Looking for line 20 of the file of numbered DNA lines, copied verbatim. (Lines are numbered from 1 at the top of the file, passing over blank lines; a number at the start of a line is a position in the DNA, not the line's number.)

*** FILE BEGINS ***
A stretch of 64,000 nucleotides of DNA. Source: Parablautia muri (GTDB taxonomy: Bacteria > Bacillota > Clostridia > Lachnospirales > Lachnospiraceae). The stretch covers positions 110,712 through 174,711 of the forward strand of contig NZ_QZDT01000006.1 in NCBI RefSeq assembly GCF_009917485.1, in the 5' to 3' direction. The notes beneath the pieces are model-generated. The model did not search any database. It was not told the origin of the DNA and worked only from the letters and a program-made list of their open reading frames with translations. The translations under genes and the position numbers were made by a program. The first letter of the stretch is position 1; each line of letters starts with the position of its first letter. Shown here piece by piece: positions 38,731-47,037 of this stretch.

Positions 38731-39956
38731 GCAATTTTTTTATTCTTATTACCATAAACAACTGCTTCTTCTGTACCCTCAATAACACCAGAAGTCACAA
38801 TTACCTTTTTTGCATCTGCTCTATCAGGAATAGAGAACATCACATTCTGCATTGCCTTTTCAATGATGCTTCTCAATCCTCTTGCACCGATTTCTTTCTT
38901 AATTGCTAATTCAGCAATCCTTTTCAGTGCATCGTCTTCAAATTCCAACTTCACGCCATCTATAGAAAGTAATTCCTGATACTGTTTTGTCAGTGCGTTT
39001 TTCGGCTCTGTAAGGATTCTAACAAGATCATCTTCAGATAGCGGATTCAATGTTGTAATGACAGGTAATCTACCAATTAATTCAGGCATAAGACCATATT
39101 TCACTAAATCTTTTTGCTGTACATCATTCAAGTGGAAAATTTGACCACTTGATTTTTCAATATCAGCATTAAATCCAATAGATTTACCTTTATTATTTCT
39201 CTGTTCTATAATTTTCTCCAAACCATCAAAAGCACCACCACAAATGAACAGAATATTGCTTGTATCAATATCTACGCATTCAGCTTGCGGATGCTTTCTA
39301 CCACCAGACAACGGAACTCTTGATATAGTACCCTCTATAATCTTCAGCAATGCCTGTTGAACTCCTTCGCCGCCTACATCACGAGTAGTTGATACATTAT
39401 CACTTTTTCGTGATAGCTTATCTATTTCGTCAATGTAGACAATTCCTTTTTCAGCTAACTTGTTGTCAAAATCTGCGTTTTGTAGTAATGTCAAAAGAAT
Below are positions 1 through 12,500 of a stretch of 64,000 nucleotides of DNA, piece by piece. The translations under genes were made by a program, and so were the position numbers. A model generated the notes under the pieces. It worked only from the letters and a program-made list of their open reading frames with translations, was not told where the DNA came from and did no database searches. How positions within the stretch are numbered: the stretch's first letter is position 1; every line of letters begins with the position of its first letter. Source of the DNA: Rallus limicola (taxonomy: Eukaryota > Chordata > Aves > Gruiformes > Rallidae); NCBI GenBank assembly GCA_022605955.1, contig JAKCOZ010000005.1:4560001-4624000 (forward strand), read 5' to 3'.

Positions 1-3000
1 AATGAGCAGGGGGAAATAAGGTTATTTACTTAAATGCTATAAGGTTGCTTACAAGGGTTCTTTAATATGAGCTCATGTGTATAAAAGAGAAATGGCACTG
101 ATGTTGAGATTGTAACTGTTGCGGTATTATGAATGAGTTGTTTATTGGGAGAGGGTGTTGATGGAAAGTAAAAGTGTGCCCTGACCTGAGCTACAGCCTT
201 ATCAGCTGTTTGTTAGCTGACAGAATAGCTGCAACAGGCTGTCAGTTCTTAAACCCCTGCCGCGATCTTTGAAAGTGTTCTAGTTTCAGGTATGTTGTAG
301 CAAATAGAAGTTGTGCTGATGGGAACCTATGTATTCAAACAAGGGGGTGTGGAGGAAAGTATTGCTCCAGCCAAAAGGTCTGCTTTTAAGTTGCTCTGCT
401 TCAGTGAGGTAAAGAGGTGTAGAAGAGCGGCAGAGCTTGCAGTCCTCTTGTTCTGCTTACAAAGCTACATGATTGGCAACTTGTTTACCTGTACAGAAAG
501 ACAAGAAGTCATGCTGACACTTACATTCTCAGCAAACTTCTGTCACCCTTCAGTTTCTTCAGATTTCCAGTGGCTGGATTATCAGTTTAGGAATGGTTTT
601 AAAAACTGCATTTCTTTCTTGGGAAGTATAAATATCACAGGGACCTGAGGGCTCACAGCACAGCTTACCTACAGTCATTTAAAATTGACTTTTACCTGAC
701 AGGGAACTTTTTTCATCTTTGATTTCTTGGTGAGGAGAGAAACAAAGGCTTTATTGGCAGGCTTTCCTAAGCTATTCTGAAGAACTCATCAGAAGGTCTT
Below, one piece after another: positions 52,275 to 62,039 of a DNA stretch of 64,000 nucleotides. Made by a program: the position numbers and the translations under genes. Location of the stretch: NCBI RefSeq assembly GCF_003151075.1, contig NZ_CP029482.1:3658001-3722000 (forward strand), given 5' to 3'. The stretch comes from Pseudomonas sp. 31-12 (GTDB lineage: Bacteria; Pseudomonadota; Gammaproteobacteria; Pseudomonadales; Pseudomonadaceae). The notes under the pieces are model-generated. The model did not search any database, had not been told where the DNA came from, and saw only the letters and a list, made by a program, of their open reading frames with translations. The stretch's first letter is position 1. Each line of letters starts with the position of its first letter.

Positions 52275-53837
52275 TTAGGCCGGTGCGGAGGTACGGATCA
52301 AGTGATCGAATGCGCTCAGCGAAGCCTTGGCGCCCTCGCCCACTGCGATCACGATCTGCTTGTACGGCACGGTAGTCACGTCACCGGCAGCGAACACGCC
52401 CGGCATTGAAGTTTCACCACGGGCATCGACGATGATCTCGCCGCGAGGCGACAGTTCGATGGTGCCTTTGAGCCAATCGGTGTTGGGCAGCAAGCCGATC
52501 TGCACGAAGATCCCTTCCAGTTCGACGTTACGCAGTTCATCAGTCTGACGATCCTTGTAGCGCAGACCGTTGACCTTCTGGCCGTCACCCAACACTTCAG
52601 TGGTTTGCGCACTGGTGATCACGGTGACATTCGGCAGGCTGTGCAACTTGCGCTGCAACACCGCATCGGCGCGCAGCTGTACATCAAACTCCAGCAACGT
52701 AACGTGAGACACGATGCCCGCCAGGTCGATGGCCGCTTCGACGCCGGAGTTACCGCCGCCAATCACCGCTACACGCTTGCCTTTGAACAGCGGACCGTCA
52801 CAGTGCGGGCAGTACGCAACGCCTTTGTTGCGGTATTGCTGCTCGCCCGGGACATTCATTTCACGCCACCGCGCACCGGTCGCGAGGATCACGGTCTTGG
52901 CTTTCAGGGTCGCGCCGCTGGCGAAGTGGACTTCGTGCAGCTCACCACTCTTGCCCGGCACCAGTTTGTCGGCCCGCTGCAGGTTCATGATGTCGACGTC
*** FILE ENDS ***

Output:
701 AGGGAACTTTTTTCATCTTTGATTTCTTGGTGAGGAGAGAAACAAAGGCTTTATTGGCAGGCTTTCCTAAGCTATTCTGAAGAACTCATCAGAAGGTCTT